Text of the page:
Having described the areas that the various MLS systems cover, we’ll tell you why you shouldn’t rely on the area descriptions we’ve provided if you’re using these systems for a serious home search.
How the Situation Developed
First, you need to understand that these MLS database systems emerged not from an abstract drawing of geographic boundaries but from the sharing of real estate listing data among groups of real estate agents. Many years ago, when a home owner hired a real estate company to sell their home, the information on that home was held within that company and they worked on their own to locate a buyer for the home. This limited the home’s market exposure and forced buyers to contact many real estate companies to get a full inventory of the available homes for sale. Except for a few backwater areas like New York City, real estate companies figured out decades ago that buyers, sellers and real estate companies are all better off if a list of all available properties is compiled and shared among all the real estate companies in a community. These lists of properties were initially compiled and distributed in paper form, and later in the form of computer databases. Over time, the size of these Multiple Listing Services (MLSs) generally grew as community-based groups of Realtors merged their real estate listings into regional databases.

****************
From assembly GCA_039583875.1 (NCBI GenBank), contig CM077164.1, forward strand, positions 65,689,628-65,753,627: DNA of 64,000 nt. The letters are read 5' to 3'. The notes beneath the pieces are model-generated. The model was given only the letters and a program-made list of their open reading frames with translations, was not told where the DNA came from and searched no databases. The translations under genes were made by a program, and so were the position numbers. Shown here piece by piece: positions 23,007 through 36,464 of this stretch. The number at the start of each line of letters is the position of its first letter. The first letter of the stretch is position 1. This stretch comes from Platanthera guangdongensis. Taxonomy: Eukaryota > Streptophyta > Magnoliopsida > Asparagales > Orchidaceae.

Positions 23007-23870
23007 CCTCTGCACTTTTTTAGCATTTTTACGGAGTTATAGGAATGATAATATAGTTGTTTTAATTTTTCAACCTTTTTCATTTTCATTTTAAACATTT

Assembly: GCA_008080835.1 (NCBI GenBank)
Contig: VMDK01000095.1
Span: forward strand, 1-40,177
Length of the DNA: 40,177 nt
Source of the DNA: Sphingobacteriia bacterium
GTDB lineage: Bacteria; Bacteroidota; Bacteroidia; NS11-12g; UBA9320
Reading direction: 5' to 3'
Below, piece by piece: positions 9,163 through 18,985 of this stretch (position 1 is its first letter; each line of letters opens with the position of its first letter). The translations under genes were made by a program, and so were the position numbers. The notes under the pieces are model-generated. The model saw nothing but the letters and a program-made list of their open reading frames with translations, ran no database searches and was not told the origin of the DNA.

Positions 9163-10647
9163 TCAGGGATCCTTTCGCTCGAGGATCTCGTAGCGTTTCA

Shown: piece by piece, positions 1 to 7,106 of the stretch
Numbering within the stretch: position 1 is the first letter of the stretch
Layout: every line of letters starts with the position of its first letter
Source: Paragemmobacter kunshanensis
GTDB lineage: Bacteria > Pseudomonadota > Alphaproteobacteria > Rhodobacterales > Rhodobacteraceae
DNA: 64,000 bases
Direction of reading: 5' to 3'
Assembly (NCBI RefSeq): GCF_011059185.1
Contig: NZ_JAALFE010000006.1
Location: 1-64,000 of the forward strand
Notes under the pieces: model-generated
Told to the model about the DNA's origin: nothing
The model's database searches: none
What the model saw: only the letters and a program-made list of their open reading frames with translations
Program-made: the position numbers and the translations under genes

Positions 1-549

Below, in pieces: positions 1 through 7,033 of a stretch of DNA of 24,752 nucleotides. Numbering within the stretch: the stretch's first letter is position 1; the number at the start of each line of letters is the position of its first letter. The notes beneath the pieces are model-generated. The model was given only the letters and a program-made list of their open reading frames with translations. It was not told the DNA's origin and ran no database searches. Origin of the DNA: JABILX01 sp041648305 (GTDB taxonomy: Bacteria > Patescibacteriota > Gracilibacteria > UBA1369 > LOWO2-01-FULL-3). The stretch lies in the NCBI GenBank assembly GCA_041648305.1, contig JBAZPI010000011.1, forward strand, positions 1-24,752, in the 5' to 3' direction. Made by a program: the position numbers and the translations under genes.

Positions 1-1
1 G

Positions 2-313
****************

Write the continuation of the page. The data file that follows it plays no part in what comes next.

The Situation Can be Problematic
With this background, you can easily understand why the area boundaries we’ve described can be problematic. Imagine a real estate agent who works in a Boulder office, who grew up in Arvada and whose wife works in Denver. While this agent will probably focus their marketing for new listings in the Boulder or Boulder County area, he will get calls from old friends in Arvada or his wife’s business associates asking him to list homes in Arvada or Denver. Ideally, he’ll pay the extra bucks to join the MLS system that covers the Denver Metro Area, but if he’s broke or cheap he may just enter the listing data on Arvada properties in the system that covers Boulder & NE Colorado where he’s already paid his membership fees and hope for the best. If you’re searching for homes in Arvada and use the system covering the Denver Metro Area, you won’t find this property.
How Serious is this Problem?
That depends on what you’re using the system for and where you’re looking for real estate. If you’re just using the on-line MLS systems to get a sense of pricing and availability of real estate in various communities, you don’t need to worry much. But if you’re using the systems to find your dream home, you may miss that home unless you’re running searches in both systems. And the problem looms large if you’re looking in communities like Superior and Broomfield that are located near the coverage boundaries of two or more systems. While agents who do a lot of listing in Superior or Broomfield are more likely to pay to list their data in both the Boulder and Denver system, you could still be missing 25% or so of the available listings if you don’t duplicate all your searches on both systems.